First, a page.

Overview of the MSH 15−52 complex, the “Cosmic Hand.” The background energy-coded CXO image (0.5–1.2 keV = red, 1.2–2 keV = green, 2–7 keV = blue) shows low-energy (red/yellow) emission from thermal gas in G320.4−1.2 and harder nonthermal emission from the PWN. Superposed are IXPE 2–8 keV PCUBE-derived bars showing the polarization degree (PD, bar length in the legend is for PD = 1) and projected magnetic field direction on a 30” grid. Yellow bars show >5σ polarization detections, thick white bars >3σ, and thin white bars >2σ. In general, the magnetic field appears to follow the thumb, fingers, and other linear structures. Particularly strong polarization is associated with the arc, especially to the northeast of the pulsar and with the far southeast end of the jet. We have used a flux cut to trim anomalous vectors near the field-of-view edge. (Credit: The Astrophysical Journal; X-ray: NASA/CXC/Stanford Univ./R. Romani et al. (Chandra); NASA/MSFC (IXPE); Infared: NASA/JPL-Caltech/DECaPS; Image Processing: NASA/CXC/SAO/J. Schmidt)

These observations suggest that particles receive an energy boost in the tumultuous regions near the pulsar (located at the palm’s base) and then flow to areas where the magnetic field is consistent, such as the wrist and fingers.

“We’ve uncovered the life history of super energetic matter and antimatter particles around the pulsar,” says Niccolò Di Lalla, another co-author from Stanford. “This teaches us about how pulsars can act as particle accelerators.”

Furthermore, IXPE has identified similar magnetic patterns in other pulsar wind nebulae, hinting at a commonality among these cosmic entities.

The findings are now available in The Astrophysical Journal.

YouTube video


  1. !6,000 light years away from earth? and people really think they can see that far? light travels at around 186,000 miles per second, do the math for 16,000 light years…its ridiculous, more NASA BS to get billions of our tax dollars.

    1. My dude… we arent seeing it 16000 miles away… it is coming to us from that far. The only reason we are able to see is because light enters our eyes. Color exists because things that have color absorb all the light that makes a color except the color we see. White substances reflect all light. Red substances reflect only red and absorb all others etc etc. And the light in question is so bright where it’s at, that it is able to be dimly seen 16000 light years away. The sun is 8 minutes ahead of where we see it for example. For all we know, that ghost hand is looooong gone and we are seeing its “after image” if you will.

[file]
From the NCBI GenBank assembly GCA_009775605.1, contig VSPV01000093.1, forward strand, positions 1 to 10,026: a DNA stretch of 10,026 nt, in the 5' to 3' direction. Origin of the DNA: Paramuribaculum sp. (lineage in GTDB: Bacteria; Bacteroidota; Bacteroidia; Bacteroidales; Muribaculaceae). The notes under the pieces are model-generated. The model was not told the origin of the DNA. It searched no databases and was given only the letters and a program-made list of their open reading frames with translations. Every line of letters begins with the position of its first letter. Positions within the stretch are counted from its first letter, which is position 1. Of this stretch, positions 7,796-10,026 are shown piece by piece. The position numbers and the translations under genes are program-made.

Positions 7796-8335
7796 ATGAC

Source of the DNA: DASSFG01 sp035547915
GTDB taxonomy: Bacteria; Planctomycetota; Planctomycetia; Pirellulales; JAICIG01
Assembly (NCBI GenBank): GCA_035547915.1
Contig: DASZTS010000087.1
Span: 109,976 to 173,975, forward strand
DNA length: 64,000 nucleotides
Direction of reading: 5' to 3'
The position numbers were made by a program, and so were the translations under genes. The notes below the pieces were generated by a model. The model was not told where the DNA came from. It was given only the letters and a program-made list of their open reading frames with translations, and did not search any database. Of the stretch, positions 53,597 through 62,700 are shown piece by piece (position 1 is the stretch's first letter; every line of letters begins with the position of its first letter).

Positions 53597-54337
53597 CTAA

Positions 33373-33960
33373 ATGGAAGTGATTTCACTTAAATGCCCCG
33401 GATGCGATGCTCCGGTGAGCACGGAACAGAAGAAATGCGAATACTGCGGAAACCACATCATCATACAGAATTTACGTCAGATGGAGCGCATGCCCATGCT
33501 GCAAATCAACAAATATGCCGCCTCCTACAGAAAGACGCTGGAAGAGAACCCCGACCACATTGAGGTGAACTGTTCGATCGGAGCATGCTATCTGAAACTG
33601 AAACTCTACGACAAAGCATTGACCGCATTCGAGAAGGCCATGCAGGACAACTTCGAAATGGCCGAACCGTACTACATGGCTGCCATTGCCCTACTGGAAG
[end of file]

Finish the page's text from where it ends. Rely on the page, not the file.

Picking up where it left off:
2. Yes, Connor, 16,000 light years means it took 16,000 years to get here. Are one of the soft-heads pretending that the Earth is 6,000 years old?

      1. I’m one of those “soft-heads”.

        What really takes a soft-head, though, is to assume that the speed of light has been the same since the beginning of time (6000 years or 13 billion years, either way), and then base all scientific “facts” on that grand assumption.

        There’s tremendous evidence that even light is subject to entropy (as everything else is) and has been slowing over time. Therefore, if this is at all possible, that light could be slowing, one could back calculate when the speed of light approached infinity to get a much more practical estimation of the age of the universe. In fact, there are those that have already done this, as much as is possible.

        The problem now is that we measure the speed of light with radio decay (atomic clocks), which itself is based on the speed of light (E=MC^2), and this may cause further confusion. This assumes, for no apparent reason, that “atomic time” is equal to “dynamic time” (or time as we physically perceive it).

        So, so many assumptions…

        Unfortunately all this goes against the religion of science and violates their manmade sacraments.

    3. Are you trolling lol. The math for 16k light years is 16,000 years. A light particle (ghasp) or wave travels one light year in one year. 16k years is nothing for the universe and this hand of some lost god is actually very close. Our galaxy is about 100k lightyears across in total.

    4. Uh…you can see the Andromeda galaxy with the naked eye. It’s 2.2 million light years away. You don’t “see” that far. The light comes to you. It just takes 16,000 years to get here.

  2. If indeed this pulsar is 16,000 light-years from Earth, and the star that created it collapsed 1,500 years ago, then this phenomena would not be detectable for at least another 14,500 years into the future. It would be a good idea if scientific data were fact-checked before publication.

  3. As an FYI, a light year has 1/3 less calories than a regular year, thereby allowing it to be still taste great but be less filling.

  4. I learned something, X-rays originated in 1859! Who knew!

    “The findings are likened by NASA researchers to the very origins of X-rays, which date back to 1895 and German physicist William Röntgen.”

Leave a Reply

Your email address will not be published. Required fields are marked *